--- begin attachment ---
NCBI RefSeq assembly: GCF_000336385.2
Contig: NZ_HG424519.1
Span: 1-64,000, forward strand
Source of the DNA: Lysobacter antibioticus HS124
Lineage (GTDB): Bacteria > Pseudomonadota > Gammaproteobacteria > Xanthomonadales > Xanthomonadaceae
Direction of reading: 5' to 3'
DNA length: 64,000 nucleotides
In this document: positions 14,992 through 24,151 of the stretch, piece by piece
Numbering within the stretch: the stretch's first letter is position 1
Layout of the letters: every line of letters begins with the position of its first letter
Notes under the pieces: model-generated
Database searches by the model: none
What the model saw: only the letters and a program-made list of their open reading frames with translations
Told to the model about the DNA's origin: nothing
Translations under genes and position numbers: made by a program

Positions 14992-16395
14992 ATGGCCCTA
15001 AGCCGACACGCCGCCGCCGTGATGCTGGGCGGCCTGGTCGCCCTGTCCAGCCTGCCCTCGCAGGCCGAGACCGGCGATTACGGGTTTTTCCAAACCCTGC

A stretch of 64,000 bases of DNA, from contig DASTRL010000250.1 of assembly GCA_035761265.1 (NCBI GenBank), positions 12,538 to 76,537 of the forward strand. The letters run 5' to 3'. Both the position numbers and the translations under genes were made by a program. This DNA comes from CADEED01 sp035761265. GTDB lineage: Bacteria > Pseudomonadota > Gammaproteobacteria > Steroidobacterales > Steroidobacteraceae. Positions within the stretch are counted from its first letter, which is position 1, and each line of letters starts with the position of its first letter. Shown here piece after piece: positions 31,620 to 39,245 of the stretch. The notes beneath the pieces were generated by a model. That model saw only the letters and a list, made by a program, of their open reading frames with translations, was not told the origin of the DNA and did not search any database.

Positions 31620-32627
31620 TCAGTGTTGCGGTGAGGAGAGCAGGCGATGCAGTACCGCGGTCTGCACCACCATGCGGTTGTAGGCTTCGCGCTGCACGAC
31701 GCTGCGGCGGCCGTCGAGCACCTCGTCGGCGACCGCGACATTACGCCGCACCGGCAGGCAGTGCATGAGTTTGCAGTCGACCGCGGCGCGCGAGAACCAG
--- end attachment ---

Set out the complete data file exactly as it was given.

NCBI RefSeq assembly: GCF_000336385.2
Contig: NZ_HG424519.1
Span: 1-64,000, forward strand
Source of the DNA: Lysobacter antibioticus HS124
Lineage (GTDB): Bacteria > Pseudomonadota > Gammaproteobacteria > Xanthomonadales > Xanthomonadaceae
Direction of reading: 5' to 3'
DNA length: 64,000 nucleotides
In this document: positions 14,992 through 24,151 of the stretch, piece by piece
Numbering within the stretch: the stretch's first letter is position 1
Layout of the letters: every line of letters begins with the position of its first letter
Notes under the pieces: model-generated
Database searches by the model: none
What the model saw: only the letters and a program-made list of their open reading frames with translations
Told to the model about the DNA's origin: nothing
Translations under genes and position numbers: made by a program

Positions 14992-16395
14992 ATGGCCCTA
15001 AGCCGACACGCCGCCGCCGTGATGCTGGGCGGCCTGGTCGCCCTGTCCAGCCTGCCCTCGCAGGCCGAGACCGGCGATTACGGGTTTTTCCAAACCCTGC

A stretch of 64,000 bases of DNA, from contig DASTRL010000250.1 of assembly GCA_035761265.1 (NCBI GenBank), positions 12,538 to 76,537 of the forward strand. The letters run 5' to 3'. Both the position numbers and the translations under genes were made by a program. This DNA comes from CADEED01 sp035761265. GTDB lineage: Bacteria > Pseudomonadota > Gammaproteobacteria > Steroidobacterales > Steroidobacteraceae. Positions within the stretch are counted from its first letter, which is position 1, and each line of letters starts with the position of its first letter. Shown here piece after piece: positions 31,620 to 39,245 of the stretch. The notes beneath the pieces were generated by a model. That model saw only the letters and a list, made by a program, of their open reading frames with translations, was not told the origin of the DNA and did not search any database.

Positions 31620-32627
31620 TCAGTGTTGCGGTGAGGAGAGCAGGCGATGCAGTACCGCGGTCTGCACCACCATGCGGTTGTAGGCTTCGCGCTGCACGAC
31701 GCTGCGGCGGCCGTCGAGCACCTCGTCGGCGACCGCGACATTACGCCGCACCGGCAGGCAGTGCATGAGTTTGCAGTCGACCGCGGCGCGCGAGAACCAG